Thursday, October 21st, 2010
Lau Ching-Wan and Anita Yuen in C’est La Vie, Mon Cheri
With a few exceptions, it’s somewhat difficult to conceive of a scenario in which a person sees the absolute wrong movie at the wrong time in his or her lifetime. But conversely, it is wholly possible to pinpoint a moment in one’s life when the right film was seen at the right time — a movie that was not only good, but spoke to the viewer personally, perhaps even in reference to something that happened in their own lives sometime in the past or may have been happening at that very moment.
I’ve written previously on this site about how some of Wong Kar-Wai’s films have had just such an effect on me. While I’ve asserted that Wong Kar-Wai has his finger on the collective pulse of disaffected twenty/thirtysomethings everywhere, I also feel strongly that his films often prove to be particularly moving if seen at the right moment in one’s life — especially at a moment of transition or loss. But this is not a trait solely reserved for the cinema of WKW; I find this true of other films from other filmmakers as well. Despite differences in language, nationality, geography, and/or epoch, movies can be transcendent viewing experiences. Not to sound pretentious or sappy, but to me, this speaks to the very power of cinema, of literature, and of art — the power to move people.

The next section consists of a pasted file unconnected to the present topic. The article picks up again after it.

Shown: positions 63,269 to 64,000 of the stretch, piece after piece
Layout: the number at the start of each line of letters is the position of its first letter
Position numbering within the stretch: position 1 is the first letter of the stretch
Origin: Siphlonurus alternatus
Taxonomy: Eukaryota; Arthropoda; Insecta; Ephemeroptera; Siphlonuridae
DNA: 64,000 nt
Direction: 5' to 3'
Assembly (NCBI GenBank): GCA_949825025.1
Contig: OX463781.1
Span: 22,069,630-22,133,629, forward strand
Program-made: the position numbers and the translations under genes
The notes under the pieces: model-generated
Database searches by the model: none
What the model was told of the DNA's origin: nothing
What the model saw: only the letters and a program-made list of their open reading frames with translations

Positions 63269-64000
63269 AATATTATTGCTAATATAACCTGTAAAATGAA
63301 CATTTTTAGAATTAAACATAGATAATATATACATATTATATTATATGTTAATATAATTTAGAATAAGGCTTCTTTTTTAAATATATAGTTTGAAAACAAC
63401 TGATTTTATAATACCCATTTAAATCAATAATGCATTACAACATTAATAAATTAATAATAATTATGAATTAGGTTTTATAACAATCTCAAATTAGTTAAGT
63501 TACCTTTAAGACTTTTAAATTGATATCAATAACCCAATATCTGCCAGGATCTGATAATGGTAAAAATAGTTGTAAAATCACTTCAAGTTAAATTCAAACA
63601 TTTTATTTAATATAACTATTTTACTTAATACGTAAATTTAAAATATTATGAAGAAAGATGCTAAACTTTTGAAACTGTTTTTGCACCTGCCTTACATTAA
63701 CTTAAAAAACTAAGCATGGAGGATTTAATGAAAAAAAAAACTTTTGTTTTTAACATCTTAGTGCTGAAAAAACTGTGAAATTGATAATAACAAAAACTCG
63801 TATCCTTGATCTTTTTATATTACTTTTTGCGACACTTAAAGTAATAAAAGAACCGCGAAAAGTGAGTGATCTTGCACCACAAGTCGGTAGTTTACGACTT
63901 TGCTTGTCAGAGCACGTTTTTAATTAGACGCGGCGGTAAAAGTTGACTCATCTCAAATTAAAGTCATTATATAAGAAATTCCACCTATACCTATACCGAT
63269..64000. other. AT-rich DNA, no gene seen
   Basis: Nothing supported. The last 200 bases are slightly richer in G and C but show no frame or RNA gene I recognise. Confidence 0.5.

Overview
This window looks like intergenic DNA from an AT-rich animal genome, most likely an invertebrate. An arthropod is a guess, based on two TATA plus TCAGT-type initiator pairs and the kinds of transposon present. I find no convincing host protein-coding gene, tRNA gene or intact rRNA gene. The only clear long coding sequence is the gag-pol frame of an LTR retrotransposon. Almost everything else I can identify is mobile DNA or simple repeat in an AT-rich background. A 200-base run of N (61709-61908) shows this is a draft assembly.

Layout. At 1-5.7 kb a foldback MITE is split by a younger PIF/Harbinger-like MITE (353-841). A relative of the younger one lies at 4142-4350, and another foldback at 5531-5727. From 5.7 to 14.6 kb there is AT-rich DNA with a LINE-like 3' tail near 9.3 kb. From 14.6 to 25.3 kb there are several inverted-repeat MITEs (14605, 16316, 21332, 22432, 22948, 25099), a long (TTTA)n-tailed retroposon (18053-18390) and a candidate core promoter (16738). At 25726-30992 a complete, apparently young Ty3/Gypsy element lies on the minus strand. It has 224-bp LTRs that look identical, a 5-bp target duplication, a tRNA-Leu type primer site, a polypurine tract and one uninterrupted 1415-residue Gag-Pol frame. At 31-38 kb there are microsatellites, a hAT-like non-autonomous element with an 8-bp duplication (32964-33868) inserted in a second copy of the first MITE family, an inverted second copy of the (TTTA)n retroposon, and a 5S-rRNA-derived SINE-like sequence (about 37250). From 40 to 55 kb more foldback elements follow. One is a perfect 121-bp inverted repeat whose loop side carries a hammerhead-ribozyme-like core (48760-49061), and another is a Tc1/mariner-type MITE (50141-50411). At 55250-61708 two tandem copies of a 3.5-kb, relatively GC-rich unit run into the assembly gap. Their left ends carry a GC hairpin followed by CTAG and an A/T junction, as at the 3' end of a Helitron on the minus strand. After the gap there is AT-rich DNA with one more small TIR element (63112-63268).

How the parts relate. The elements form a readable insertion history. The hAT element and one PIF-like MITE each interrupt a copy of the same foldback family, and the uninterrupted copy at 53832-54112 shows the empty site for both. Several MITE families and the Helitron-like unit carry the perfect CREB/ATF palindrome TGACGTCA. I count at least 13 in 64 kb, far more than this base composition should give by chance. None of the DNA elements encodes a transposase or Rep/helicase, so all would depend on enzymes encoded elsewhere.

Several weeks ago, I had the opportunity to watch Derek Yee’s 1993 film, C’est La Vie, Mon Cheri. I have been a fan of Yee’s directorial work for quite some time now, but this film — I’m embarrassed to say — was one of those movies that simply got away from me. Unless you’re just plain awesome like Kozo, there are very few people in this world who have seen every Hong Kong film that’s ever come out since the early 1980s. Whether we’re talking about movies or books or music, there are gaps in everyone’s knowledge, as “expert” as we might claim to be at times. I have no problem admitting that. Whether it’s missing out on Moby Dick or Bob Dylan or this award-winning Derek Yee film, we only have so much time to go around, so it’s bound to happen. But still, we persevere.